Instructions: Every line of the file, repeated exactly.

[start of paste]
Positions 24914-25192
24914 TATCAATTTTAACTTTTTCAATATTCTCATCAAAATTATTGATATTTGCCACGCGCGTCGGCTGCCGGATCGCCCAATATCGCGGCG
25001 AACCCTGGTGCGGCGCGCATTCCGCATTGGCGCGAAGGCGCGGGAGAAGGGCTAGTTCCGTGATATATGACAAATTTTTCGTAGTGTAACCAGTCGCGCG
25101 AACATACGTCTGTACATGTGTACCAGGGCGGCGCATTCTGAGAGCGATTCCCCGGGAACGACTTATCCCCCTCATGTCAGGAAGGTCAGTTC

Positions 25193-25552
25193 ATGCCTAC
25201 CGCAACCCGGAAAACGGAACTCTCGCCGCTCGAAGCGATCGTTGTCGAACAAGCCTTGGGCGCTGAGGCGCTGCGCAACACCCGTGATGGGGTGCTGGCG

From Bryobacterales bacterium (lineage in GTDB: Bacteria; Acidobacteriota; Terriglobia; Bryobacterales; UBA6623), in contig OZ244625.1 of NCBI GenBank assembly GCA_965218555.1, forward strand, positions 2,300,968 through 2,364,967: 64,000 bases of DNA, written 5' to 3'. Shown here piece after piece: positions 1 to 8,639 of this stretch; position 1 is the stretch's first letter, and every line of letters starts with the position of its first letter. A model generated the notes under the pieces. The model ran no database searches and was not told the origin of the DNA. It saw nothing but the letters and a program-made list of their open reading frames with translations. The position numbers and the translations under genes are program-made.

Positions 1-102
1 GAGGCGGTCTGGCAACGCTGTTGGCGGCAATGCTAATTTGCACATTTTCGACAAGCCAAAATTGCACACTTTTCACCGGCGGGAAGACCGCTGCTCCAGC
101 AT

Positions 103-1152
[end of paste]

Positions 24914-25192
24914 TATCAATTTTAACTTTTTCAATATTCTCATCAAAATTATTGATATTTGCCACGCGCGTCGGCTGCCGGATCGCCCAATATCGCGGCG
25001 AACCCTGGTGCGGCGCGCATTCCGCATTGGCGCGAAGGCGCGGGAGAAGGGCTAGTTCCGTGATATATGACAAATTTTTCGTAGTGTAACCAGTCGCGCG
25101 AACATACGTCTGTACATGTGTACCAGGGCGGCGCATTCTGAGAGCGATTCCCCGGGAACGACTTATCCCCCTCATGTCAGGAAGGTCAGTTC

Positions 25193-25552
25193 ATGCCTAC
25201 CGCAACCCGGAAAACGGAACTCTCGCCGCTCGAAGCGATCGTTGTCGAACAAGCCTTGGGCGCTGAGGCGCTGCGCAACACCCGTGATGGGGTGCTGGCG

From Bryobacterales bacterium (lineage in GTDB: Bacteria; Acidobacteriota; Terriglobia; Bryobacterales; UBA6623), in contig OZ244625.1 of NCBI GenBank assembly GCA_965218555.1, forward strand, positions 2,300,968 through 2,364,967: 64,000 bases of DNA, written 5' to 3'. Shown here piece after piece: positions 1 to 8,639 of this stretch; position 1 is the stretch's first letter, and every line of letters starts with the position of its first letter. A model generated the notes under the pieces. The model ran no database searches and was not told the origin of the DNA. It saw nothing but the letters and a program-made list of their open reading frames with translations. The position numbers and the translations under genes are program-made.

Positions 1-102
1 GAGGCGGTCTGGCAACGCTGTTGGCGGCAATGCTAATTTGCACATTTTCGACAAGCCAAAATTGCACACTTTTCACCGGCGGGAAGACCGCTGCTCCAGC
101 AT

Positions 103-1152